You cannot survive unless you work together

Print edition : October 05, 2012

Interview with Professor Atta-ur-Rahman, president of the Pakistan Academy of Sciences.

Atta-Ur-Rahman was a force of nature. That was the comment Naveed Naqvi, a senior education economist at the World Bank, made in the prestigious journal Nature in an article it had carried in September 2010 on higher education in Pakistan. He was referring to the remarkable turnaround in higher education and research Professor Atta-ur-Rahman had brought as the Federal Minister of Science and Technology between 2000 and 2008 and as Chairman of the Higher Education Commission (HEC) and Adviser to the Prime Minister in 2002-08.

Between 2002 and 2008, there was a 60-fold increase in the development budget of the Ministry of S&T and a 24-fold increase in the development budget of the Ministry of Higher Education. He introduced dramatic changes in the salary structures of scientists. Under a new tenure track system, the salaries of professors were increased to over $5,000 a month, five times more than that of Ministers. He also gave performance-based incentive of 75 per cent tax waiver for university teachers. With an investment of $1 billion in the PhD programme, 11,000 foreign scholarships were given and each returning scholar was given a $100,000 research fund with a guaranteed job.

In a survey titled A New Golden Age? on the positive changes in some Islamic countries, the Royal Society (London) quoted Pakistan as the best practice model to be followed by other developing countries. Indeed, the reforms in Pakistan led Prof. C.N.R. Rao to remark in 2006 to a journalist, Pakistan may soon join China in giving India serious competition in science. Science is a lucrative profession in Pakistan.

With the change of regime in Pakistan, Atta-ur-Rahman returned to academics at the International Centre for Chemical and Biological Sciences in Karachi, but feels a little disappointed with the somewhat indifferent attitude to the reforms that he brought about under the current regime. Indeed, he wrote recently, The Indian government need not be worried. We Pakistanis, alas, know how to destroy our own institutions. But he has fought and prevented some of the attempted reversals from happening.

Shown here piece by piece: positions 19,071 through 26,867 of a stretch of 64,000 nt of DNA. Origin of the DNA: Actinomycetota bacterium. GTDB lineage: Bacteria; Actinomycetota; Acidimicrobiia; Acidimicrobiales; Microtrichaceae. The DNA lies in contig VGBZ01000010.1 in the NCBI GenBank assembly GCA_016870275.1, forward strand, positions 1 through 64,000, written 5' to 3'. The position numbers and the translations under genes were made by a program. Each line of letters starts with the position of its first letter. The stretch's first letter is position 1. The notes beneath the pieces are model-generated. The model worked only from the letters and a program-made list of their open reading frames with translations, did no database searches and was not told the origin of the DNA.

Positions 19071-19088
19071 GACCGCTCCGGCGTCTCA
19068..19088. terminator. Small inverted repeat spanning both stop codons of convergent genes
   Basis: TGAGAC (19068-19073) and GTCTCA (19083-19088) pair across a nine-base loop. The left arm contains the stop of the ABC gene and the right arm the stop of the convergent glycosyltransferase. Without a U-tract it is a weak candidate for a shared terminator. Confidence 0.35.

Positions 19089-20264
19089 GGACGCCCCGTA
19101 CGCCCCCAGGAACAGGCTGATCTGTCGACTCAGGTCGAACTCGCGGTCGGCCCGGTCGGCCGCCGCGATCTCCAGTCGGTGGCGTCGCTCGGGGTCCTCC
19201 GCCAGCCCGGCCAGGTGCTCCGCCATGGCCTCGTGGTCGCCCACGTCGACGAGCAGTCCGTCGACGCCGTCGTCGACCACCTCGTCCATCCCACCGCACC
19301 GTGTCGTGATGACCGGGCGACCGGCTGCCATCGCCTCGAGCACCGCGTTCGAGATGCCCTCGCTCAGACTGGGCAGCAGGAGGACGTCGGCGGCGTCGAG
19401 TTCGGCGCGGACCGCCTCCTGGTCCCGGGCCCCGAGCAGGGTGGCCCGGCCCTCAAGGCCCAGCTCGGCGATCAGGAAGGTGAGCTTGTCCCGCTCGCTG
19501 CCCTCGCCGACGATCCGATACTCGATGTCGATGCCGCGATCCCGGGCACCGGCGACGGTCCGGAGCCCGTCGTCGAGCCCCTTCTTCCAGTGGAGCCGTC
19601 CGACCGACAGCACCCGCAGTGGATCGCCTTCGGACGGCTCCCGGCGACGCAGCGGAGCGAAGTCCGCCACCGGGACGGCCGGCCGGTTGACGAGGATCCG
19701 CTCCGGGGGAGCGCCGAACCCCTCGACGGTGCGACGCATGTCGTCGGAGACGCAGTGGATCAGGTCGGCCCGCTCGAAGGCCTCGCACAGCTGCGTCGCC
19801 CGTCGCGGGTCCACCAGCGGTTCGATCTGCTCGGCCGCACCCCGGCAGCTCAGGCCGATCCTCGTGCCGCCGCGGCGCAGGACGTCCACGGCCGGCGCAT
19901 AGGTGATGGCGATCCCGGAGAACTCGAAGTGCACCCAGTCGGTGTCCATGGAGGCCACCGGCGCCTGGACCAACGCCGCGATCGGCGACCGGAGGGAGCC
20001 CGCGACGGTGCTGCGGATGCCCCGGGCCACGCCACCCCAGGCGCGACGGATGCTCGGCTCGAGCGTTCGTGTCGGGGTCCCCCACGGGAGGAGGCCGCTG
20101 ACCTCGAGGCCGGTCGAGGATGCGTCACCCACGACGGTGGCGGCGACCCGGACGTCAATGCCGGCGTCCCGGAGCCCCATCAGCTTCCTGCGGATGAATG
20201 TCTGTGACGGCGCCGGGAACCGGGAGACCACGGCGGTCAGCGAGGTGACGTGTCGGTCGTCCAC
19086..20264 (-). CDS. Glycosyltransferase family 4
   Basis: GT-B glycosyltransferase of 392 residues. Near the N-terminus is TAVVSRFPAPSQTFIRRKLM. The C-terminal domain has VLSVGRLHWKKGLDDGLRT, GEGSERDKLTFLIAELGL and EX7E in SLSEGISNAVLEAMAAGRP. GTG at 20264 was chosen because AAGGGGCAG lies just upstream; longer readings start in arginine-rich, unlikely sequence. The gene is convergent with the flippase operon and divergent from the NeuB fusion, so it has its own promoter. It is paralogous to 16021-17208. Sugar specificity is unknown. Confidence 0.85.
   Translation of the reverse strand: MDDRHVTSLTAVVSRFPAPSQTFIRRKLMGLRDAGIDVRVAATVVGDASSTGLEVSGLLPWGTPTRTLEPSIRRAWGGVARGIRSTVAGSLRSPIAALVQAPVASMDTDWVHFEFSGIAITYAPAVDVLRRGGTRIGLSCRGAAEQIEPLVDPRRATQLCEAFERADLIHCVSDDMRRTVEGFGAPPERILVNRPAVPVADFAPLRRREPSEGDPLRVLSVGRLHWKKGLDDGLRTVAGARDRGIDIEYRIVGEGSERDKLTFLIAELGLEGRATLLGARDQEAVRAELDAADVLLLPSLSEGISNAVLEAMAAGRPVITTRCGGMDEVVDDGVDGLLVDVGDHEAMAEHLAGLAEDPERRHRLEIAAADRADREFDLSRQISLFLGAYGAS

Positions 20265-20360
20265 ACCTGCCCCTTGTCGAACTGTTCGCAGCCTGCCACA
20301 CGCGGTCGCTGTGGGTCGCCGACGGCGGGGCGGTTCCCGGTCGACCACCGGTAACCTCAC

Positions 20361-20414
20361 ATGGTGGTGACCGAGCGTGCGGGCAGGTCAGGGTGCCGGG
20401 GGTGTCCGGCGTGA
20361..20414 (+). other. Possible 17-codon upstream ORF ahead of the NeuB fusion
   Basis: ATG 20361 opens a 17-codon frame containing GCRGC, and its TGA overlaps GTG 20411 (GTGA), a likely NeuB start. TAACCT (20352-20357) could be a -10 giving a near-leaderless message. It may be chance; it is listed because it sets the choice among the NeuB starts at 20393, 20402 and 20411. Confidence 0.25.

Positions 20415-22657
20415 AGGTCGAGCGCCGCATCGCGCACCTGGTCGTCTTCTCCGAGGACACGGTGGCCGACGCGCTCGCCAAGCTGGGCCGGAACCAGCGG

A product of Karachi University and Kings College, London, Atta-ur-Rahman is an organic chemist by profession and an expert in the chemistry of natural products. As the current president of the Pakistan Academy of Sciences (PAS), the 68-year-old Delhi-born scientist was in Delhi to attend the first South Asian Science Academies summit organised by the Indian National Science Academy (INSA) on September 6-9. In an interesting presentation at the summit, he gave a 10-point proposal to the eight academies that were present on how they could learn from one anothers experience. A man of action, he made an on-the-spot offer of 40 scholarships to spend up to three months in any Pakistani institution.

Atta-Ur-Rahman speaking at the first South Asian Science Academies summit organised by the Indian National Science Academy in New Delhi.-BY SPECIAL ARRANGEMENT

Excerpts from an interview he gave Frontline:

Professor Rahman, you had outlined a 10-point plan for possible cooperation among the science academies of the region. What among these should be the priority areas and which of these are feasible?

All the academies cannot obviously join together in a given programme. But a few can initially join together. Some programmes can have all the academies, but most programmes could be on a bilateral, trilateral or multilateral basis.